Narrative Teaching: An Organic Methodology
by Mary Elizabeth Moore
Mary Elizabeth Moore is Professor of Christian Education and Theology at the School Theology at Claremont, 1325 N. College Avenue, Claremont, CA 91711. She is the author of Education for Continuity and Change: A Traditional Model and is currently working on a book of dialogue between process theology and educational methodologies to be entitled View from the Bridge: A Traditional Model and is currently working on a book of dialogue between process theology and educational methodologies to be entitled View from the Bridge: Theology and Educational Method.The following article appeared in Process Studies, pp.248-261, Vol. 17, Number 4, Winter 1988. Process Studies is published quarterly by the Center for Process Studies, 1325 N. College Ave., Claremont, CA 91711. Used by permission. This material was prepared for Religion Online by Ted and Winnie Brock.
An organic philosophy calls forth an organic approach to teaching. Teaching organically certainly would require more than one educational methodology, simply to draw from the fullness of human inventiveness. The focus here, however, will be on one particular form of organic teaching that is unusually full in itself -- narrative teaching.
Teaching narratively calls forth images of storytelling, simulation gaming, dramatization and ritual reenactments. But teaching narratively is more than a set of techniques that can be thrown into an eclectic bag of tricks. Narrative is a significant mode of human communication, a bearer of culture, and a potentially profound and far-reaching educational methodology.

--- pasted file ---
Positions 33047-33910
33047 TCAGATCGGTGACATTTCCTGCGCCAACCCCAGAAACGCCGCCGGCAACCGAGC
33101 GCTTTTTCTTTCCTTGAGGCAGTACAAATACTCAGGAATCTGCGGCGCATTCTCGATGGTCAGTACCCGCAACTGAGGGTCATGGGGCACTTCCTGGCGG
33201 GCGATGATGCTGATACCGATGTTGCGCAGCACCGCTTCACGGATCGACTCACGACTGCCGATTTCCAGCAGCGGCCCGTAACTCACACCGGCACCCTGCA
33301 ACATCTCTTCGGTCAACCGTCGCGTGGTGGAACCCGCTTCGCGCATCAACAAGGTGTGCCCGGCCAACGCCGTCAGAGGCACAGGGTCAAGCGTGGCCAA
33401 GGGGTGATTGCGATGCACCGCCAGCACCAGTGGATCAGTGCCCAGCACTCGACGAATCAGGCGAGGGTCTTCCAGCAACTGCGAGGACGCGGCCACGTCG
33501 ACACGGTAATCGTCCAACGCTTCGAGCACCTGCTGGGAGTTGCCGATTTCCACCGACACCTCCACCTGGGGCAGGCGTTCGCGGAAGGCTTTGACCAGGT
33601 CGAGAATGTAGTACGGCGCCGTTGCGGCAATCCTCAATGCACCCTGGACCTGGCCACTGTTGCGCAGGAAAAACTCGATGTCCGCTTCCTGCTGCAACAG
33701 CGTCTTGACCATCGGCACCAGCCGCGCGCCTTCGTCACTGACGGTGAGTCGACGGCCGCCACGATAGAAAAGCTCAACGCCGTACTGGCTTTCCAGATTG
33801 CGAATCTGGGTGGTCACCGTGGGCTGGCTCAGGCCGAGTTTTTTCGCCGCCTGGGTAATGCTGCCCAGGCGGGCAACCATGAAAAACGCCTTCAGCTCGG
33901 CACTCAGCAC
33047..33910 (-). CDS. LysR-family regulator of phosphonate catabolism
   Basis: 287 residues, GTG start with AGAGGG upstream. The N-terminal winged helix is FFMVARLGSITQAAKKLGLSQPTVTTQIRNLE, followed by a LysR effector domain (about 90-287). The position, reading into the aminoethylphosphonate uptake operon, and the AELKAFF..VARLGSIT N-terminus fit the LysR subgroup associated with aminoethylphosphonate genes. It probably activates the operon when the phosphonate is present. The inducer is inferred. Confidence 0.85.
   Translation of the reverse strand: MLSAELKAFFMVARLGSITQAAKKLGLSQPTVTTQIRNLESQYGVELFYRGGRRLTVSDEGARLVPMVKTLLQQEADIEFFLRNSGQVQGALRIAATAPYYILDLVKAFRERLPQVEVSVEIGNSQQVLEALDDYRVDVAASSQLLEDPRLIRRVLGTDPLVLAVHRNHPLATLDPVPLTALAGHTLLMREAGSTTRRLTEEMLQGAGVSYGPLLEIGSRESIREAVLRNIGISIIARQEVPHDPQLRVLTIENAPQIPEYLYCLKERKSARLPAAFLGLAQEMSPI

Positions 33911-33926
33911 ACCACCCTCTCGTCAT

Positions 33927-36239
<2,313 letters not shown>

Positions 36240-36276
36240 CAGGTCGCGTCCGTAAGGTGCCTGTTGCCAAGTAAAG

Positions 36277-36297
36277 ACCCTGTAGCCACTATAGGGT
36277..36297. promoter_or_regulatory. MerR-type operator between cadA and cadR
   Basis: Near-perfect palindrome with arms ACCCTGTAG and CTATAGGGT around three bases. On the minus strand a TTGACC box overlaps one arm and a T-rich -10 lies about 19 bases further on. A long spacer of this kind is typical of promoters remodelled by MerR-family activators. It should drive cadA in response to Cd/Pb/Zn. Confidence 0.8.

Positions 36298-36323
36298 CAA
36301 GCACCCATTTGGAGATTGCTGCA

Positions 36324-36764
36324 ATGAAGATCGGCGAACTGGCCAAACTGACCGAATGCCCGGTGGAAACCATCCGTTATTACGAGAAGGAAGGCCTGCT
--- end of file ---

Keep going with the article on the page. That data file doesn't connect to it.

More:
In Zorba the Greek, Nikos Kazantzakis portrays the simple character of Zorba -- a man who is simply complex, a man of rich experience whose life is so full of stories that his crude philosophy is full of wisdom. In his wisdom, Zorba constantly shames his well-read, intellectual companion who works as his boss and narrates his story.
Zorba’s life is a bundle of narratives, and he himself communicates primarily through narrative. His story-telling is so organic and involving that he does not even need words to tell a story. In one scene Zorba tells his boss of his days in Russia. He tells of meeting a Russian man in the tavern where he spent every evening after working the copper mines by day. Together Zorba and the Russian drank vodka and began to talk. Zorba’s Russian vocabulary was limited to five or six words, but he and his new-found friend wanted to share their stories. Zorba explains how they managed:
We had come to an arrangement as well as we could by gestures. He was to speak first. As soon as I couldn’t follow him, I was to shout: Stop!’ Then he’d get up and dance. D’you get me, boss? He danced what he wanted to tell me. And I did the same. Anything we couldn’t say with our mouths we said with our feet, our hands, our belly or with wild cries: Hi! Hi! Hopla! Ho-heigh! (ZG 73)